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Understanding Google My Business & Local Search

Google Places Basics: How does Google create and maintain/add location records for their “Google Places” database?

The question “How does Google create and maintain/add location records for their “Google Places” database?” was asked recently at Quora. I am reproducing my answer here so that readers who are new to the blog can get some background information on Google Places from a high level view:

Google obtains records for their business listings from

  • the major list dealers like InfoUSA,
  • feeds from trusted sources like CityGrid,
  • scraping trusted structured websites like Superpages or BBB,
  • scraping less trusted and less structured directories,
  • user input via their MapMaker product and Community edit of unclaimed listings in Maps,
  • across the web in general,
  • and business claimed records via the Places Dashboard.

This data is essentially triangulated to create the Places search result.

Every time that they identify a unique PHONE/business/address/ combo they create what is known as a cluster into which all structured and unstructured known data about a business is placed.

The data that can be normalized is normalized and matched against the same field from all the sources. If there are discrepancies Google will resolve which is accurate by picking the data from the most trusted and most recent sources. Strong preference of trust is given to data from their own claiming process which requires direct post card verification. If a listing is unclaimed preference is given to verified lists like those of InfoUSA and then to trusted feeds and on down the chain of trust.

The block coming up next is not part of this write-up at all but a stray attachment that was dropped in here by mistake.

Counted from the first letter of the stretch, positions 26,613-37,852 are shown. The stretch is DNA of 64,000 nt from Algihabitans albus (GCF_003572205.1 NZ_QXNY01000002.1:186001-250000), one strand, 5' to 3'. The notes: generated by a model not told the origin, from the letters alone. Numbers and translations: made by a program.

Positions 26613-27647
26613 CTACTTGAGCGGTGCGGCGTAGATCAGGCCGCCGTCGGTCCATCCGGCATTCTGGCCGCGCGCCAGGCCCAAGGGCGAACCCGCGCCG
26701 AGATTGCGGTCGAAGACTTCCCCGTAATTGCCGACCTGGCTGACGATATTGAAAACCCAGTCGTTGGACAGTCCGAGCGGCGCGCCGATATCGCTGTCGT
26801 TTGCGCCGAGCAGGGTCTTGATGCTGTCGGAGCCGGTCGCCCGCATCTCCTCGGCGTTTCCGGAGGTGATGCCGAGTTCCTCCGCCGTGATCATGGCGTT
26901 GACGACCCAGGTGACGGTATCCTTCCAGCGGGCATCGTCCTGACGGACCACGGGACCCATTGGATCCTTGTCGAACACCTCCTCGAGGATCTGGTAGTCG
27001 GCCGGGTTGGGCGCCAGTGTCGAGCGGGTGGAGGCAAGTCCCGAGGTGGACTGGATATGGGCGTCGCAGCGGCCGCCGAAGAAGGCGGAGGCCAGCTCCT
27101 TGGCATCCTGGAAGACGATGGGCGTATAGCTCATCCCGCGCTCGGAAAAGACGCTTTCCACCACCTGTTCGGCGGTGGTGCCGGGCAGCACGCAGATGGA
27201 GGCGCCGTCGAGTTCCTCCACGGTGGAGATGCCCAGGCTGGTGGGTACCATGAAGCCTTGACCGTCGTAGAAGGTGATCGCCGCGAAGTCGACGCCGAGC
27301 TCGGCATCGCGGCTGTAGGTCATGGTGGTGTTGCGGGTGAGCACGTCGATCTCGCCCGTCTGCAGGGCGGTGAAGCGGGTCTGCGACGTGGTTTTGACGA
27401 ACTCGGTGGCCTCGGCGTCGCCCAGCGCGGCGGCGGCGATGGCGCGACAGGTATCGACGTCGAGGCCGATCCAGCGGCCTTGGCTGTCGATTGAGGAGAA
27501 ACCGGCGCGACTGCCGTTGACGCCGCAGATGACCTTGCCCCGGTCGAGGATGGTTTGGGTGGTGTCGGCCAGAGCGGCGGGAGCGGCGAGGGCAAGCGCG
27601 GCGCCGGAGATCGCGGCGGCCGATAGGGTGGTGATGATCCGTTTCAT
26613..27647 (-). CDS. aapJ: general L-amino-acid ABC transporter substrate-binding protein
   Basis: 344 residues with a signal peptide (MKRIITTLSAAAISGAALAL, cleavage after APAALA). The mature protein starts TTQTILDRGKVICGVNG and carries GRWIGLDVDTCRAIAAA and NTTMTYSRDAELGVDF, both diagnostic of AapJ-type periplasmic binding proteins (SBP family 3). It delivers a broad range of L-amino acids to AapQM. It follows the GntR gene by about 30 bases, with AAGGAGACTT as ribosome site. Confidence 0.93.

They do often end up with two clusters that are essentially identical or only differ in small details. They run a merge/purge that merges these two clusters into one. This system uses not just geographic signals but language similarities as well to decide if two listings should be merged. Errors and lack of granularity in this function can lead to merging of two unrelated businesses that are located physically close to one another and happen to be in the same line of work. If the system fails to merge two records, a business listing might lose rank as the cluster data is split between two records. At this point in time there is NO formal mechanism to unmerge two merged listings although there are some off-Google techniques that might accomplish it. This is known among the cognoscenti as a “Cluster-F**k”.

Here is an article that summarizes their clustering technology